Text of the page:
Top 10 Times South Park Roasted TV Shows

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Top 10 Times South Park Roasted TV Shows

VOICE OVER: Callum Janes WRITTEN BY: Ty Richardson
"South Park" makes fun of everything, especially other TV shows! For this list, we're taking a look at the best episodes where “South Park” ridiculed, criticized, or straight up mocked other TV shows. Our countdown includes "Jersey Shore" (2009-12), "Game of Thrones" (2011-19), "Here Comes Honey Boo Boo" (2012-14), "The Simpsons" (1989-), and more!
Transcript
Script written by Ty Richardson

"South Park" makes fun of everything, especially other TV shows! For this list, we’re taking a look at the best episodes where “South Park” ridiculed, criticized, or straight up mocked other TV shows. Our countdown includes "Jersey Shore" (2009-12), "Game of Thrones" (2011-19), "Here Comes Honey Boo Boo" (2012-14), "The Simpsons" (1989-), and more! Which episode was the most striking to you? Let us know in the comments below!

#10: “I Shouldn’t Be Alive” (2005-12)

“I Should Have Never Gone Ziplining”

If you’ve felt that survival shows and docuseries tend to get a little over dramatic or lean too heavily into their intense subject matter, you probably got a kick out of “I Should Have Never Gone Ziplining”. In this episode, the boys go on a ziplining trip, or as the show puts it, “a trip from Hell”. While it seems like the episode is mocking Animal Planet’s “I Shouldn’t Be Alive”, it’s all in good fun, really, and they even got the show’s narrator, Eric Meyers, to act as narrator for this episode. Whether you love or can’t stand reality shows or overtly serious documentary shows, this episode is a must-watch.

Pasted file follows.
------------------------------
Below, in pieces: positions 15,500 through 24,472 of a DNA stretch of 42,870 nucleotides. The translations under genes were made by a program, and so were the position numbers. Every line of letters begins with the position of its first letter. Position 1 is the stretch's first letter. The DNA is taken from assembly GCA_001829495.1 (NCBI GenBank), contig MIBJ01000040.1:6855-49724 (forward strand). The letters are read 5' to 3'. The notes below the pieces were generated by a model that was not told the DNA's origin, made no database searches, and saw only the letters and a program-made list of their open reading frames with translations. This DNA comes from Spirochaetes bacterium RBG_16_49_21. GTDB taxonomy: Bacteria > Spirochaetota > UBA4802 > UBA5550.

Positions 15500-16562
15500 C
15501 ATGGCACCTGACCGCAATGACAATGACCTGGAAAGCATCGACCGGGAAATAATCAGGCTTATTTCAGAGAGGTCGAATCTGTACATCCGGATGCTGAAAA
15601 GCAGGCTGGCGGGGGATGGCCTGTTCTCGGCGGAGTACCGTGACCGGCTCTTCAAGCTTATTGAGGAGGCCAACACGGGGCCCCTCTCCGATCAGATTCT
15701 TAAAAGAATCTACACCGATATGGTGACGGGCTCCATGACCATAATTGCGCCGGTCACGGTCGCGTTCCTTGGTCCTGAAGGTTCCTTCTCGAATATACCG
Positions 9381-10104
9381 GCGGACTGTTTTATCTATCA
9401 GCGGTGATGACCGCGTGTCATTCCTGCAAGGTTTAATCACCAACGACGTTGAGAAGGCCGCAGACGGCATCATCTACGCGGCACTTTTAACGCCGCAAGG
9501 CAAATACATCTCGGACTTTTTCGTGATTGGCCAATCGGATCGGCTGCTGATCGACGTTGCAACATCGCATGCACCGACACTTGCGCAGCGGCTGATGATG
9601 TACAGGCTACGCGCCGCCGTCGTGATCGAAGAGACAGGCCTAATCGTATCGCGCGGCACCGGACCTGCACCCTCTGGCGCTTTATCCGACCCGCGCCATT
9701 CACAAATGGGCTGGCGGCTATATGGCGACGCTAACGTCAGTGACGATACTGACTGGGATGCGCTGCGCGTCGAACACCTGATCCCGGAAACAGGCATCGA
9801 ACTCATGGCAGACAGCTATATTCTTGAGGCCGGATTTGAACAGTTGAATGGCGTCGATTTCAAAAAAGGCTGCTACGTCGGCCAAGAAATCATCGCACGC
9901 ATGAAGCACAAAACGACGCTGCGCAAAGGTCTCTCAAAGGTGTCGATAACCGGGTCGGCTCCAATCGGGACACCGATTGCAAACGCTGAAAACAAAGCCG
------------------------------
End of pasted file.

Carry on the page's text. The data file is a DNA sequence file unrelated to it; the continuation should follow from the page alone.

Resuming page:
#9: “Jersey Shore” (2009-12)

“It’s a Jersey Thing”

Now, THIS was more mocking and criticism. “It’s a Jersey Thing” shows Kyle slowly coming to accept his New Jersey roots, going through transitions similar to that of a werewolf. In addition to poking fun at New Jersey folks and celebrities, the show went for some of the “Jersey Shore” cast, most notably Nicole Polizzi, aka “Snooky”. Surprisingly, the cast of “Jersey Shore” actually loved the episode, even going so far as to post and laugh about it on social media. Even Teresa Giudice of “The Real Housewives of New Jersey” said she was “honored to be mocked by them”.

#8: WWE

“W.T.F.”

After seeing a WWE event, the boys sign up for wrestling at their school only to find out it wasn’t anything they had hoped for. Frustrated, they form their own pro wrestling organization, and this is where the show starts making fun of the “pro wrestling” aspect of WWE. Most of the matches are nothing more than talking trash to each other over ridiculous and petty things, and if there’s any fighting to be had, they’re just smacking chairs against each other. Of course, wrestling fans know there’s more to the shows than just that, but can you blame “South Park” for its “violent Shakespeare” take?

#7: “Here Comes Honey Boo Boo” (2012-14)

“Raising the Bar”

For a time, it seemed like TLC and other networks only wanted to make shows that focused on outrageous people and unhealthy lifestyles, and that’s what “Raising the Bar” centers on. Here, the show criticizes how unsavory shows like “Here Comes Honey Boo Boo” don’t seem to exist because they’re interesting or meaningful - it’s mostly there because of shock value. However, the end of the episode sees the show call itself out for sort of adding to the trend in their own way, having used shock value itself for years and years. It was an episode full of commentary and insight, earning the show yet another Emmy at the 2013 Primetime Emmy Awards.

#6: Shopping Channels

“Cash for Gold”